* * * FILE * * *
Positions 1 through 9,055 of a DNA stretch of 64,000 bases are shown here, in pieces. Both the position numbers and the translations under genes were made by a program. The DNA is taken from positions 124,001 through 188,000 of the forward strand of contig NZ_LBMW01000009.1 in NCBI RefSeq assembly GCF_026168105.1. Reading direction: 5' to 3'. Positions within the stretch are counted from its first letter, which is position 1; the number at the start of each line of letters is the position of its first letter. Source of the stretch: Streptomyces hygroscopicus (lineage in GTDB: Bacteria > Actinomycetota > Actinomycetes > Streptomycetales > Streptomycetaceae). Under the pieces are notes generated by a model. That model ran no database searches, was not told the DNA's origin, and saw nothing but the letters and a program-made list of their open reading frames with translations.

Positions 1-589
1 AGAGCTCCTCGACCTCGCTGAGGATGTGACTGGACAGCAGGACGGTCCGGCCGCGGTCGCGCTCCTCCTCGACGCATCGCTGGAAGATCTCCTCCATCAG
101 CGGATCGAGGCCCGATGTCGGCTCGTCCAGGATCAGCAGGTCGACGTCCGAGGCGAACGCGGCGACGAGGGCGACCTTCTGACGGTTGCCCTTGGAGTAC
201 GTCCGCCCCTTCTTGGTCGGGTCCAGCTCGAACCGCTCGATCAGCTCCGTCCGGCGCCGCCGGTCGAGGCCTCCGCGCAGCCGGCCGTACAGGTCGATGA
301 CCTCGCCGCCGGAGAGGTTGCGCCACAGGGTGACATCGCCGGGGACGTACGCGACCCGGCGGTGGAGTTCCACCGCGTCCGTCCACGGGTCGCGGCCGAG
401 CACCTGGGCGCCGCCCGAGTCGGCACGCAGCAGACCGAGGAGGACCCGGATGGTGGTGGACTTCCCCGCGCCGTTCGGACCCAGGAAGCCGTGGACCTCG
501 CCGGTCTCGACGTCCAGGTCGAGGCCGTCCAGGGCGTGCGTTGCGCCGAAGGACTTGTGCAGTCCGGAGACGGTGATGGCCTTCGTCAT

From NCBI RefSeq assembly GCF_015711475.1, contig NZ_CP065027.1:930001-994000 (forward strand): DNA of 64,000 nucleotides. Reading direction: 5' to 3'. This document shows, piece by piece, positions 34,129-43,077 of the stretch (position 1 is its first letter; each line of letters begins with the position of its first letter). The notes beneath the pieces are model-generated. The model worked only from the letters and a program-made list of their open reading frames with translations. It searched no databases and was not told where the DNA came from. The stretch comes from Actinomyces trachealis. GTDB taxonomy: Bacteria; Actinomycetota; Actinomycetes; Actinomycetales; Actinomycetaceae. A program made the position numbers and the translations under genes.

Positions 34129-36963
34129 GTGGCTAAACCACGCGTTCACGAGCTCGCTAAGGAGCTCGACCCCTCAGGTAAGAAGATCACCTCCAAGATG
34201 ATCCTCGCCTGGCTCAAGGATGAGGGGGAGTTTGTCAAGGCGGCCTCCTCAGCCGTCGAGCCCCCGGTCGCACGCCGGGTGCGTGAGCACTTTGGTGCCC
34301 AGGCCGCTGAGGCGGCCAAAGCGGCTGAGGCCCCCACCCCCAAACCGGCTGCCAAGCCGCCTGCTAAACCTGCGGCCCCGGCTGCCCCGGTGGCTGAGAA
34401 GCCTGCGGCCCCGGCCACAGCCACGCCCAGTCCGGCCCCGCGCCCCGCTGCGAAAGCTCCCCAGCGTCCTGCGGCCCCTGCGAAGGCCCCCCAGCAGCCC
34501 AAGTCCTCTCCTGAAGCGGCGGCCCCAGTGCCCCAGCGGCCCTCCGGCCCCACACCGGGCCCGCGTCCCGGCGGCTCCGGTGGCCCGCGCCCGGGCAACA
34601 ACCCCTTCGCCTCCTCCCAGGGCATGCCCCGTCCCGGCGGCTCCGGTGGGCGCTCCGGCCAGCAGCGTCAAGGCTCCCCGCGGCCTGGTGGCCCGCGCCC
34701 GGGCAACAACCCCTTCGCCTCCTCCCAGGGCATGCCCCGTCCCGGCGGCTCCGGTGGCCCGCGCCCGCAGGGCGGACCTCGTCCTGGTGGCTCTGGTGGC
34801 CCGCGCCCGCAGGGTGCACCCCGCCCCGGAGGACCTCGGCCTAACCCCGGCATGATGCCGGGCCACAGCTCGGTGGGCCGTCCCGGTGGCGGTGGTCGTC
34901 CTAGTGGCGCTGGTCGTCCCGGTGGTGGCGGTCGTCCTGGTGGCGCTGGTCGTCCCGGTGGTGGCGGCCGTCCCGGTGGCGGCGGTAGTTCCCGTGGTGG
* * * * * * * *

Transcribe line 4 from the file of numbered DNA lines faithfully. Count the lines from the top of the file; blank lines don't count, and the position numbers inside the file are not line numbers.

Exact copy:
101 CGGATCGAGGCCCGATGTCGGCTCGTCCAGGATCAGCAGGTCGACGTCCGAGGCGAACGCGGCGACGAGGGCGACCTTCTGACGGTTGCCCTTGGAGTAC